BARRINGTON – Several students openly addressed sexting with adults and peers at the Lake Barrington Field House Thursday.
After learning that sexually explicit messages can present lifelong consequences when being sent to and from minors – consequences that include criminal charges – students brainstormed safe ways to handle a message being sent to their cellphones unwillingly.
Dr. Nausheen Din, a Barrington mother and physician who specializes in child and adolescent psychiatry, presented the sexting talk to the students Thursday after addressing parents with the same topic at the Sanfilippo Estate in Barrington Wednesday.
Both talks came in the wake of a public statement delivered to Barrington Middle School – Station Campus parents April 7 that said "a small group of Barrington 220 adolescents were recently involved in 'sexting' inappropriate images among themselves using their smartphones" and "the real tragedy is some students were victimized in this incident."
The Barrington Police Department and Cook County State's Attorney's Office and Children's Advocacy Center in Cook County are investigating the Station case to determine whether or not criminal charges will be pursued, according to a Barrington Police Department news release sent April 11.
Din said her message was to reinforce the legal consequences of sexting to students and to make parents more aware of why adolescents are sexting images of themselves or requesting images of others, as well as what "red flags" to look for to know if their child is sexting.
One of Din's patients, Lauren Marino, traveled from Chicago to attend Thursday's talk. Marino does not have children of her own, but said she would like more education on the topic to help her nieces, nephews and colleagues who have children.
"Parents cannot close their eyes to sexting," Marino said. "They need to help their child navigate and gain the tools to deal with sexting. In my professional field, I interview job candidates and I don't think teens understand that what they post on social media now can be found in five years. They need to think about what's ahead for them."
A 19-year-old patient who was not in attendance shared her Snapchat conversations with Din's audience
According to young girl's testimony, she and her minor peers were targeted by someone who made a fake Snapchat account posing as a friend who had moved away. The 19-year-old and two minors repeatedly received sexually explicit images from the predator who would make additional accounts to avoid being blocked.
The patient said the predator would incite rumors and had convinced one of the female minors to send a sexually explicit photo of herself in return, which then surfaced to Facebook. The harassment continued, according to the testimony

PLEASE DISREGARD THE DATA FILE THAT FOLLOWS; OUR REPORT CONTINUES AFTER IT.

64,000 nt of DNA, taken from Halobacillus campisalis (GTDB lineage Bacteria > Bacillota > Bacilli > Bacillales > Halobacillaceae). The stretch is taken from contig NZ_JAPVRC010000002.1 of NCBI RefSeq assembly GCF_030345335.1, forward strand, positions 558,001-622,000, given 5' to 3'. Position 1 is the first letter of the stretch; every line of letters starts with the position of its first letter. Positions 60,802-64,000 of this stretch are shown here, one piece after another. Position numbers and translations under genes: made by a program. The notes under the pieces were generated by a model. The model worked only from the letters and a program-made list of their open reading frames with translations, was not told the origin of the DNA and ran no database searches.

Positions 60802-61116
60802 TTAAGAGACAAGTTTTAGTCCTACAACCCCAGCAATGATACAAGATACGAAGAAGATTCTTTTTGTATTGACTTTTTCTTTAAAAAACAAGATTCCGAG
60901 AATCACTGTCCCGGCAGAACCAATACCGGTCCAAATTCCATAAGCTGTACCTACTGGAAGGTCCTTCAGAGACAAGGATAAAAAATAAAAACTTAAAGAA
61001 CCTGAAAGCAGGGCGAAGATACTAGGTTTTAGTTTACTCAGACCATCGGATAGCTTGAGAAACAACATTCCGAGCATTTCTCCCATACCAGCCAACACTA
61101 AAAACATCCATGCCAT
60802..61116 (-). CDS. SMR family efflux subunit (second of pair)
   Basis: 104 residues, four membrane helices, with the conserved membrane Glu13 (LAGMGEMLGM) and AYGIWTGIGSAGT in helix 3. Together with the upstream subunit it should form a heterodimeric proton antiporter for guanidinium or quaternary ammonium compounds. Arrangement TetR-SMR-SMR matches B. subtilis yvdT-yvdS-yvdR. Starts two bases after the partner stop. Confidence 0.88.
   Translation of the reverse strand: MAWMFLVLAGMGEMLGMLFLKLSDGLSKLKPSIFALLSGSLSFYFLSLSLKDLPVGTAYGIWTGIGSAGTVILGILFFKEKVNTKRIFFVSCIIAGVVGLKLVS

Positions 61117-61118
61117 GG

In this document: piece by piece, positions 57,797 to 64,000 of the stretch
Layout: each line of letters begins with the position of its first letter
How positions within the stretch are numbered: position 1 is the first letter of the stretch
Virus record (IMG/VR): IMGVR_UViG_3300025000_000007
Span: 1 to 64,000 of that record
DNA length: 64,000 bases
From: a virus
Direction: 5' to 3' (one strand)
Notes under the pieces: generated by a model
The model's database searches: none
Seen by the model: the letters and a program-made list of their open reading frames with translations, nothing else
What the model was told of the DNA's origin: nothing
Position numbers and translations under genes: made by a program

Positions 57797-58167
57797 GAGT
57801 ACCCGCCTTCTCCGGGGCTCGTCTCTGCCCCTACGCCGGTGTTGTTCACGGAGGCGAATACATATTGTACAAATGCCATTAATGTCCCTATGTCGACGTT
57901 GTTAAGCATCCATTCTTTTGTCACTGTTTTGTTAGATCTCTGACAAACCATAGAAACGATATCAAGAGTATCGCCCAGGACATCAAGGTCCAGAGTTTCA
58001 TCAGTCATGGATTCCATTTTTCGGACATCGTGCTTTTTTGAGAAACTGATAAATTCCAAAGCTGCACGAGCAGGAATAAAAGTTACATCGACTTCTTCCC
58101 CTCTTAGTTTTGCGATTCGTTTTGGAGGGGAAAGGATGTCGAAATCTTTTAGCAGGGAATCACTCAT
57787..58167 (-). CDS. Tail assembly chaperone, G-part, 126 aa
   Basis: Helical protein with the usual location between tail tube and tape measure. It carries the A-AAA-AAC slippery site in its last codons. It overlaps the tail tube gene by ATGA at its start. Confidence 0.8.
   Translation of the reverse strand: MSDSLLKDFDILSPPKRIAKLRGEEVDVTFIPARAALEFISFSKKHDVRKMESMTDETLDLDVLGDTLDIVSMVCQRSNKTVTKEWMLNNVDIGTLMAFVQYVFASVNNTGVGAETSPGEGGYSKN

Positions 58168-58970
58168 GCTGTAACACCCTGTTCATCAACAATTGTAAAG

Many students told Din Thursday that Snapchat is a fun phone app because once you send an image, "it's gone forever.
However, many new apps allow smartphone users to save and view people's Snapchat photos without the other party every receiving a notification, some students said.
Din said she would like parents to research the programs their children use
"It's difficult to avoid social media," Din said. "I believe these kids become desensitized to what's right and wrong. I worry today's youth is losing the art of having actual relationships.
Din linked sexting to sexual violence, and said adolescents who are sexting are more likely to be sexually active
Sexualization – such as selfies – can lead to sexting, which leads to sex, Din said.
Din talked about the Instagram app and how girls are pressured by Kim Kardashian and other celebrities to "stand out in the age of a selfie.
"There's a selfless measure of self worth by judging yourself based on how many 'likes' you get on social media," Din said
Din encouraged the students to be proactive in stopping sexts from circulating
"Ask the sender to stop, do not forward the sext, do not post it on social medial and do not print a copy of the image," Din said
Din encouraged students to bring sexts to the attention of parents or trusted adults
"Don't delete it. You'll need to show police the proof or they might assume you're trying to hide something," Din said
Din told parents to set rules for social media
"The message is not to ban social media," Din said. "It's like having the responsibility of driving a car. You want good breaks and a well-trained driver who understands where one can and cannot go."